Wednesday, March 18, 2009

Sevilla. Que me cago.

Os debo noticias, ¿verdad? Pues, venga.

I´ve spent the last three days wandering as if in a dream through the streets of Sevilla. It´s a city where flamenco dancing is a legitimate profession, where during the hottest half of the year women, young and old, fan themselves with abanicos, and where people eat dinner standing up in crowded bars and throw their napkins on the floor. Four years ago I lived here for a semester with a Spanish couple and took classes through an exchange programe at the Universidad.

It is a trip to be back. Every time I set out walking in a direction, I manage to intuit my way to exactly where I want to go. And every couple of blocks, a stray memory pops out at me. I had hot chocolate here once with so and so when we were trying to find the flea market. I called the States on this payphone my first week here, when I was miserably homesick. I got 1 euro coffees here between classes. I almost want to leave immediately, for fear of creating new memories that will tread on my old ones. It´s like I´m watching a huge soap bubble drift in the breeze, but if I stare too long, it will pop.

Thursday, March 12, 2009

Destination: siesta

I´m in Madrid after a horribly early flight, and am about to take a
nap. How´s that for exciting news?

Monday, March 9, 2009

Ancient bread and two bad eggs

To bookend our trip to Egypt, Kyle and I spent a few days exploring the south and north of Israel, respectively. First we hit Mitzpe Ramon, a little town on the edge of the giant "makhtesh"--sort of like an enormous canyon or crater. We stayed in a tent the size of Kyle's dorm room, then hung out by the edge of the cliff, took some pictures, and saw lots of wild, roaming ibex.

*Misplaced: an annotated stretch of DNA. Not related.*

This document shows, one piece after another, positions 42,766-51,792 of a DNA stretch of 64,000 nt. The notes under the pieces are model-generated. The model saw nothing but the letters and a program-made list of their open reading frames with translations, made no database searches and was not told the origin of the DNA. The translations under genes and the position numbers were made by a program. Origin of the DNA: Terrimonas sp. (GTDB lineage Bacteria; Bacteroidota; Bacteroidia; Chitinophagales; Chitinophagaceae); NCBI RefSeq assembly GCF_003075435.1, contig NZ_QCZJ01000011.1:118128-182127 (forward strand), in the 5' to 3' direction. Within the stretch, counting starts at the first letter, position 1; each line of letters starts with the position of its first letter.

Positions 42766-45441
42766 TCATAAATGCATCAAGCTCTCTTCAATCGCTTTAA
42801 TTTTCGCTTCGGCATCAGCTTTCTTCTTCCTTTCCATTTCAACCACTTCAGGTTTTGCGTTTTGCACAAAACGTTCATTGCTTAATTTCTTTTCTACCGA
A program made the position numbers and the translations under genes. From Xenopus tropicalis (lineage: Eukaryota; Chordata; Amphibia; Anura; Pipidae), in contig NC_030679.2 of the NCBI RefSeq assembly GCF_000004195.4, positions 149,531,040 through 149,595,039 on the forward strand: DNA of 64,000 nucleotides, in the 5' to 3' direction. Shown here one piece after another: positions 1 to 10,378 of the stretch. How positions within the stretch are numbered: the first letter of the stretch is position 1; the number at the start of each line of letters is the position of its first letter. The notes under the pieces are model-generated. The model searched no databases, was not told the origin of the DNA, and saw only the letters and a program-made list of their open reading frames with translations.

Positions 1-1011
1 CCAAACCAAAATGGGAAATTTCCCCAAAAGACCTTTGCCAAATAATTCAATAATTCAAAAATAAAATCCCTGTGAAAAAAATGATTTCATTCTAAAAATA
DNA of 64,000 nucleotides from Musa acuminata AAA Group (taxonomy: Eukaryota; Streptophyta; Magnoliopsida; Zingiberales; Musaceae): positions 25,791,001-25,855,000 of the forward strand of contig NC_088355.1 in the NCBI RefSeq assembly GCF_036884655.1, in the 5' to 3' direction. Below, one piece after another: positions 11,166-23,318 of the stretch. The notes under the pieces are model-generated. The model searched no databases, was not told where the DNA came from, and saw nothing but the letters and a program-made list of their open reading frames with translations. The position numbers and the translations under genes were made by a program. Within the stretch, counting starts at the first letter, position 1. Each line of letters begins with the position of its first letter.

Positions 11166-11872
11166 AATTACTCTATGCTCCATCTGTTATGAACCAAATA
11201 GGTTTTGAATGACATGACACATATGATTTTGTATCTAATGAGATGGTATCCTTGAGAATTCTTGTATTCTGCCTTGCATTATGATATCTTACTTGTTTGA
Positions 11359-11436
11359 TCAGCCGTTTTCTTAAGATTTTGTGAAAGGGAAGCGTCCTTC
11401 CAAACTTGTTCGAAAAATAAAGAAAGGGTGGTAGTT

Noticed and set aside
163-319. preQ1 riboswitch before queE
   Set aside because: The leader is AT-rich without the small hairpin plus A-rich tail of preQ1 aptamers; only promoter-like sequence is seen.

Afterward, we continued down to Eilat, at the bottom tip of the country. Based on the folks we encountered there, "bottom tip" might be a frighteningly accurate description of the city's inhabitants. At the Egyptian consulate, a couple of batty Brits wandered in to demand whether they needed new visas for Egypt, since they'd just been there. They discovered that they indeed did, and also needed passport photos, so they left in a huff to get pictures taken. "If you see an old man with white hair come in, that's my uncle. Tell him we'll be right back," the woman instructed. They returned twenty minutes later with the uncle in tow. He wore a crew neck sweatshirt, dark aviators, and had chin-length white hair. Apparently, the guy had disappeared forty years ago and the batty Brit couple had traced him and found him hiding out in Eilat. Kyle and I weren't sure he looked happy to have been found. After we got our visas, we went out for breakfast, where we encountered crazy old guy #2. He had buzzed grey hair, was chubby, and wore sweatpants with a t-shirt and enourmous, clown-sized sunglasses. He ordered a latte and a couple of pastries, keeping the sunglasses on all the while. He stirred sugar into his latte and set his pastries carefully on the chair next to him (for safekeeping? to protect from pastry-klepto's?). The sunglasses never came off.

After Egypt, we headed to Haifa, on the Mediterranean, in the north. We couchsurfed with a 23-yr-old married couple. They'd met when she, an American, had done a high school exchange program at the school on his Israeli kibbutz. After high school, she'd immigrated to Israel, where they both joined the army (mandatory for most Israeli citizens). They got married last year.

From Haifa, we went to Tsfat, a town full of mystical religious people. Tsfat looked the part, thanks to clouds of fog that rolled back and forth through the hilltop. We stopped for lunch at a tiny store that sold local music, mystical books, and "ancient bread." The guy at the grill, dressed in a white robe with some sort of head wrapping, asserted that the food he served was the first bread that man ever made. I'm sure he knew. It was a sort of savory pancake with onions, cheese, tomatoes, and spices on top. As we ate, he showed us a book that talked about crystals and bean sprouts and the magical power of words.